Third, the larger social context plays a crucial role in sustaining the rhetorical effect. It isn’t just that the speaker, who seems credible, says these weird things. It’s that other people who also seem credible take these things seriously even when they acknowledge them to be weird. They too seem to think that if they object to the odd utterance, they might be the ones who are wrong or failing to understand. As a result, rather than criticizing the odd utterance, they look for ways to render it plausible. Before long, the speaker’s utterance becomes more than just some weird thing he has said. It becomes a thesis on the menu of possible opinions that a group of people discuss, debate, and otherwise regard as worthy of being taken seriously.
John Searle independently identified a couple of related rhetorical moves, which reinforce the tactic of “reasoning from a sudden and violent solecism.” In his book , Searle observes:
Authors who are about to say something that sounds silly very seldom come right out and say it. Usually a set of rhetorical or stylistic devices is employed to avoid having to say it in words of one syllable. The most obvious of these devices is to beat around the bush with a lot of evasive prose… Another rhetorical device for disguising the implausible is to give the commonsense view a name and then deny it by name and not by content… And just to give this maneuver a name, I will call it the “give-it-a-name” maneuver. Another maneuver, the most favored of all, I will call the “heroic-age-of-science” maneuver. When an author gets in deep trouble, he or she tries to make an analogy with his or her own claim and some great scientific discovery of the past. Does the view seem silly? Well, the great scientific geniuses of the past seemed silly to their ignorant, dogmatic, and prejudiced contemporaries. Galileo is the favorite historical analogy. Rhetorically speaking, the idea is to make you, the skeptical reader, feel that if you don’t believe the view being advanced, you are playing Cardinal Bellarmine to the author’s Galileo. (pp. 4-5)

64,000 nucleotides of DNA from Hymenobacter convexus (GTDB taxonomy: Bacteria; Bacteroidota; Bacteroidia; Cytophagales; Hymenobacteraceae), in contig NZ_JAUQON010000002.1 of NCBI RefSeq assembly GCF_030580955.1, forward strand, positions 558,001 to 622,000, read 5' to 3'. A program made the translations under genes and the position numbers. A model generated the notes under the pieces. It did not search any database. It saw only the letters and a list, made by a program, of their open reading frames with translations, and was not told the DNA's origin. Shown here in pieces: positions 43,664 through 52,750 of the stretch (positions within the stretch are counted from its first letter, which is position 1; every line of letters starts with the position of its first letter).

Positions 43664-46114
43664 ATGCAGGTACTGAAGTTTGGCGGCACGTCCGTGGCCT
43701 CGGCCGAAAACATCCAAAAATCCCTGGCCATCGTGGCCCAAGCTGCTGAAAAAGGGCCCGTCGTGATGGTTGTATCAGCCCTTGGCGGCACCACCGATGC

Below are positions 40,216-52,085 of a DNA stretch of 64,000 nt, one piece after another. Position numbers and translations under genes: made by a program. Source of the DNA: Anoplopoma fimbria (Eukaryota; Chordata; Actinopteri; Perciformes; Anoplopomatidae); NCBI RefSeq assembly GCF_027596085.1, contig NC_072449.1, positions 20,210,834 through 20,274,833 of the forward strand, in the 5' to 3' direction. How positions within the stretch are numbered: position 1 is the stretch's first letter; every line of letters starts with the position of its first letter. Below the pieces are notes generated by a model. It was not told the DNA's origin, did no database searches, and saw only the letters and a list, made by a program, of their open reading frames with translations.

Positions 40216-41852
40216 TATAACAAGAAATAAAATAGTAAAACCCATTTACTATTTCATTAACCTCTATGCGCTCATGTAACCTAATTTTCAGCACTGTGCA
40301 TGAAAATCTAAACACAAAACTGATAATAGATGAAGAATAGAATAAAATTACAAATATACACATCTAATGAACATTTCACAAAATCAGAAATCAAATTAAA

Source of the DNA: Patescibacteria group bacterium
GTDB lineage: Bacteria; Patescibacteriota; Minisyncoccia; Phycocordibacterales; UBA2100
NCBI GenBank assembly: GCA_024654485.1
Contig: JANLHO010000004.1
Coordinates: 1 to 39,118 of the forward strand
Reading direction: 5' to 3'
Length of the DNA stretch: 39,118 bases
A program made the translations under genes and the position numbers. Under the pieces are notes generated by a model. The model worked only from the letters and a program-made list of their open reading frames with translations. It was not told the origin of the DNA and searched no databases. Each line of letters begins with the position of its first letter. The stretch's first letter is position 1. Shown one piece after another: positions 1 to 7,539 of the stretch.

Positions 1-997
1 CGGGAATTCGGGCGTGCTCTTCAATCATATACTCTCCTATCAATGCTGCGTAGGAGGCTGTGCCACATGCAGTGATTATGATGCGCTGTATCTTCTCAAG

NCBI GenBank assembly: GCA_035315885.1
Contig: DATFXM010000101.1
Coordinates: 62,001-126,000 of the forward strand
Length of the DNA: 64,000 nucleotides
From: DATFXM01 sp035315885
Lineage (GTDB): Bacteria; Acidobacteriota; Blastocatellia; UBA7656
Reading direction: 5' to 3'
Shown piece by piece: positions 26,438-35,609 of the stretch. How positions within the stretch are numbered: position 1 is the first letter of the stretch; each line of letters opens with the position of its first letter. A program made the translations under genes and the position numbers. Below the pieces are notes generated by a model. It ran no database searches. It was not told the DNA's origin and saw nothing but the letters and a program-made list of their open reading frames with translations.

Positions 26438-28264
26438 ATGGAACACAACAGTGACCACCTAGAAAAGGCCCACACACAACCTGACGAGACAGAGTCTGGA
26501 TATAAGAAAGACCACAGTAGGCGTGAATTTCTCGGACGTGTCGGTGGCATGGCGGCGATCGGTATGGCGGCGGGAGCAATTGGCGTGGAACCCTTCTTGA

Searle offers the example of philosophers of mind who attack the commonsense supposition that we have beliefs, desires, hopes, fears, conscious experiences, and so on by giving it the label “folk psychology.” By discussing it under that label, these philosophers can make it seem as if the supposition that beliefs, desires, consciousness, etc. are real is merely one possible theory alongside others, no less open to debate and doubt. By criticizing “folk psychology,” they can avoid coming out and straightforwardly asserting that the human mind does not exist. By associating their critique with scientific precedent, they can make it appear as if denying the reality of the mind is no more outrageous than arguing that the sun is at the center of the solar system.
Note that what Searle calls the “give-it-a-name” maneuver is essentially a more subtle version of what Stove calls the appeal to the “sudden and violent solecism.” What Searle is describing is also an appeal to a solecism, but one that is disguised and insinuated rather than sudden and violent. When other writers adopt the novel labels and go along with treating them as if they named controversial theories (as talk of “folk psychology” has now become common in the philosophical literature), we have an instance of what Stove calls “[getting] other people working for you, free of charge, at [the] development” of your idiosyncratic ideas. And the “heroic-age-of-science” maneuver is a method for what Stove describes as “earn[ing] the respect of [one’s] readers” before introducing the solecism.